More Palestinians Are Dying Waiting to Get Medical Treatment Because Israel Won’t Give Them Travel Permits

More Palestinians Are Dying Waiting to Get Medical Treatment Because Israel Won’t Give Them Travel Permits

Palestinians seeking life-saving medical treatment are dying at an increasingly higher rate because Israel is issuing fewer travel permits for people seeking life-saving medical care, according to a group of human rights organizations.

At least 54 people died in 2017 while waiting for an Israeli travel permit to seek medical treatment outside of Gaza, according to a joint statement released Tuesday by Human Rights Watch, Amnesty International, and Physicians for Human Rights Israel, among others.

“Israeli authorities approved permits for medical appointments for only 54 percent of those who applied in 2017, the lowest rate since the World Health Organization (WHO) began collecting figures in 2008,” the letter reads.

“Israel should lift the unlawful sweeping restrictions on the freedom of movement of people from Gaza, most critically those with significant health problems,” the organizations continued.

918567664 A picture taken on February 15, 2018 from the western Gaza strip border town of Rafah in shows a smoke plume rising on the Egyptian side of the border following an explosion. Getty Images

Israel currently controls almost all access to Gaza, with the exception of the Rafah crossing – controlled by Egypt in tight cooperation with Israel. Meanwhile, Gaza’s health system, crippled by a blockade carried out by Israel and Egypt that has dragged on for more than a decade, is unable to cope with serious illnesses. Elizabeth Campbell, Director of the United Nations agency for Palestinian refugees (UNRWA), which runs 22 health clinics in Gaza, says that the healthcare situation in Gaza is getting progressively worse.

“Years of economic stagnation, conflict, inadequate food and unsafe water supply have deeply impacted the health sector across the Gaza Strip. Though we [UNWRA] handle four million patient visits annually, our effectiveness is hampered by the chronic lack of electricity, our doctors’ and nurses’ lack of accessibility to trainings and continuing education, and inadequate and dilapidated infrastructure,” Campbell told Newsweek.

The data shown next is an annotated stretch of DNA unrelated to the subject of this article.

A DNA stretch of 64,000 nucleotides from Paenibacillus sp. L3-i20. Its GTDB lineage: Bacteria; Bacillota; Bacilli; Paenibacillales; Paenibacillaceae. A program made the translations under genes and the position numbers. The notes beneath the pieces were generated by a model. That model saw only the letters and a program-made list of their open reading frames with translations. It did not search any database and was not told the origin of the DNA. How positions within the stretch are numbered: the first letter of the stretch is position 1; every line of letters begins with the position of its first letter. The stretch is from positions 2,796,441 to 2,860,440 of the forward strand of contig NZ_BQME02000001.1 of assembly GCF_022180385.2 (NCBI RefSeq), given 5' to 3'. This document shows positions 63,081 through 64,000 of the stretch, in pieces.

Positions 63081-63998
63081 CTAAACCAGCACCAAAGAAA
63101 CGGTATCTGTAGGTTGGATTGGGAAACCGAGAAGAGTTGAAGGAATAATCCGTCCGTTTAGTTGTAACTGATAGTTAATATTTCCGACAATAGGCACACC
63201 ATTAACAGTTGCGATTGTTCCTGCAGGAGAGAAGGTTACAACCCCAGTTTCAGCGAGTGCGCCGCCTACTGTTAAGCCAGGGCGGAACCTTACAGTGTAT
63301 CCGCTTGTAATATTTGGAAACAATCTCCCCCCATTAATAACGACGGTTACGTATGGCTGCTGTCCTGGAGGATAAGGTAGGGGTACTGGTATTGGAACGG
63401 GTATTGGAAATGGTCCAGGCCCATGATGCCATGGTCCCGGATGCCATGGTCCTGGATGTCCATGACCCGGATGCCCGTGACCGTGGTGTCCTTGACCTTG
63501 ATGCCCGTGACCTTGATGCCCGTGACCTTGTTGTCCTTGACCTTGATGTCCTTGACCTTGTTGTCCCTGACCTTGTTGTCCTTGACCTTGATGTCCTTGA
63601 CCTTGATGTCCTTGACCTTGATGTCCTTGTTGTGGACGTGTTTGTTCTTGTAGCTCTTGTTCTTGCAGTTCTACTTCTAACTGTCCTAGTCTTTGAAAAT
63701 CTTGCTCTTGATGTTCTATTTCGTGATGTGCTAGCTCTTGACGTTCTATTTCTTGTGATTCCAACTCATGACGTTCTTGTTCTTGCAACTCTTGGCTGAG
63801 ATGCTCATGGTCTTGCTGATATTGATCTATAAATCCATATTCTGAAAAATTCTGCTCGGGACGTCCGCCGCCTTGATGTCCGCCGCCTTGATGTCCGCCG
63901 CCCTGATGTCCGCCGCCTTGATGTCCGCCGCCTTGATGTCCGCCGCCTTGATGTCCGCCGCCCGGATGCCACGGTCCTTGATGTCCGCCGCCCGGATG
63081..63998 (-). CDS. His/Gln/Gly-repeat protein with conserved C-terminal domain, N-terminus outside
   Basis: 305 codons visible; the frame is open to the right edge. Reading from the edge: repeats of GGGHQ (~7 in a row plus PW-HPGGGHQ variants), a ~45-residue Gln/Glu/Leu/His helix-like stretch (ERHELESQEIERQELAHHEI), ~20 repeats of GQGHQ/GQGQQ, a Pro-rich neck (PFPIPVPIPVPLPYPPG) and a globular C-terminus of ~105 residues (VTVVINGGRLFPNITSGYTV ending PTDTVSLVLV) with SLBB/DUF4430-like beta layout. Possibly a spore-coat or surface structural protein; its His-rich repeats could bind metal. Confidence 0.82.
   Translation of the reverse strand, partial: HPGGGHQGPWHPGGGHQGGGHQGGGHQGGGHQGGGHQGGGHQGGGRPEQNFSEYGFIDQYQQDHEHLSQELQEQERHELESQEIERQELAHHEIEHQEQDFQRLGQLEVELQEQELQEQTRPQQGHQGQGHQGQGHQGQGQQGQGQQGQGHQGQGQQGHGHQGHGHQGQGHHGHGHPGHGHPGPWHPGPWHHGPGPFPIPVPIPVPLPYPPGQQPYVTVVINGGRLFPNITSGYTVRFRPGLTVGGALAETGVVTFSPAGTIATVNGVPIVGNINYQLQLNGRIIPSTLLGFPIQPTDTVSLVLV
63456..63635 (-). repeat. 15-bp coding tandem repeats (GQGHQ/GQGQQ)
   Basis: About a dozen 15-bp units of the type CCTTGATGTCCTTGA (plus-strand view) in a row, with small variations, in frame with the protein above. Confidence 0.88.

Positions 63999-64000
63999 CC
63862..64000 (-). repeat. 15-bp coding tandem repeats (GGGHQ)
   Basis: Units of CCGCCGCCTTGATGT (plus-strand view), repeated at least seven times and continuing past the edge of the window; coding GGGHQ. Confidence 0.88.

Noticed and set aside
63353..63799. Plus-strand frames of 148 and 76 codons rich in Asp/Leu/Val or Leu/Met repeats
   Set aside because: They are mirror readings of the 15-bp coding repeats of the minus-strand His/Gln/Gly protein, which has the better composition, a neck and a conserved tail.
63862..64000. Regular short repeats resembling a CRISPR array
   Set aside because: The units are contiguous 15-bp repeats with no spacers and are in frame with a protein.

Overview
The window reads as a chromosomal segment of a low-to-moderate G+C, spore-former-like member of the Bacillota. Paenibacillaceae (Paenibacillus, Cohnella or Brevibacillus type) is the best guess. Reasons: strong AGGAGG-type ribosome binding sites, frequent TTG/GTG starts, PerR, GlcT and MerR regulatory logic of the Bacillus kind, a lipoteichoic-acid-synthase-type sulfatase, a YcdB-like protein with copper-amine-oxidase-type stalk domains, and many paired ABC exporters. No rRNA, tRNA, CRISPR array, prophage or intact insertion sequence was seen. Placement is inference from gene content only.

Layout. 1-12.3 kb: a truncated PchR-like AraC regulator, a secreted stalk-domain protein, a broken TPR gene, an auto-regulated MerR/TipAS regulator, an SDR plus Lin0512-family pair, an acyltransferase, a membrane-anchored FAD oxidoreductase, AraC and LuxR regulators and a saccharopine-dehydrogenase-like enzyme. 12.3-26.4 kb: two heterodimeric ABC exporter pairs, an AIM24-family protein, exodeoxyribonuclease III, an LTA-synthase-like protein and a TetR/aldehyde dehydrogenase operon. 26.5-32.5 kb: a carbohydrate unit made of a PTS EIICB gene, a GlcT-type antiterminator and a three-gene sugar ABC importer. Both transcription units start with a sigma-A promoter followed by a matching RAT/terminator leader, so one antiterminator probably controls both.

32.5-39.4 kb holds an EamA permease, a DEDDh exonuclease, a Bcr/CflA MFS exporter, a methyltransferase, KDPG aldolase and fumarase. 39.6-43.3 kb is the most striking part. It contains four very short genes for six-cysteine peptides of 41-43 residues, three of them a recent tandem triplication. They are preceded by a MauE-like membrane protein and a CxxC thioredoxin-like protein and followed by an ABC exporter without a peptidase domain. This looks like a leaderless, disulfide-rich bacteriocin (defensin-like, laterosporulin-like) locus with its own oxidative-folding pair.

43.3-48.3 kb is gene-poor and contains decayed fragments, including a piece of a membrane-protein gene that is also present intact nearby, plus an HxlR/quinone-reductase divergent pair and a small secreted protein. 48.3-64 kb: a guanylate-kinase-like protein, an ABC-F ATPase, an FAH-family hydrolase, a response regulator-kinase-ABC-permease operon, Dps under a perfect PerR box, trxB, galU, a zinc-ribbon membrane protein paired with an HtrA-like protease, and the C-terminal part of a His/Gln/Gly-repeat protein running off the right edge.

“As the 1.2 million Palestine refugees living in Gaza grow ever more impoverished, their overall health declines, putting further pressure on our 22 clinics,” Campbell continued.

Meanwhile, the percentage of travel permits Israel accepted for “exceptional humanitarian cases” dropped from 92 percent of all applications in 2012 to only 54 percent in 2017, according to the World Health Organization. Some advocates argue that these decisions constitute a violation of human rights that could cause the security situation in Gaza to unravel.

“Israel is testing the extent to which it can ignore and deny the basic rights of Palestinians in Gaza. People who could otherwise be saved if they had access to proper medical treatment are being left for dead, trapped inside the cage Israel has created in Gaza,” Yousef Munayyer, Executive Director of the U.S. Campaign for Palestinian Rights, told Newsweek.

“For leaders in Tel Aviv, Washington and perhaps even Ramallah, Gaza is considered a problem they wish would just disappear. But it isn’t going anywhere and the desperate conditions they are exacerbating there will soon enough lead to another inevitable explosion.”

The Israeli embassy did not immediately respond to requests for comment.

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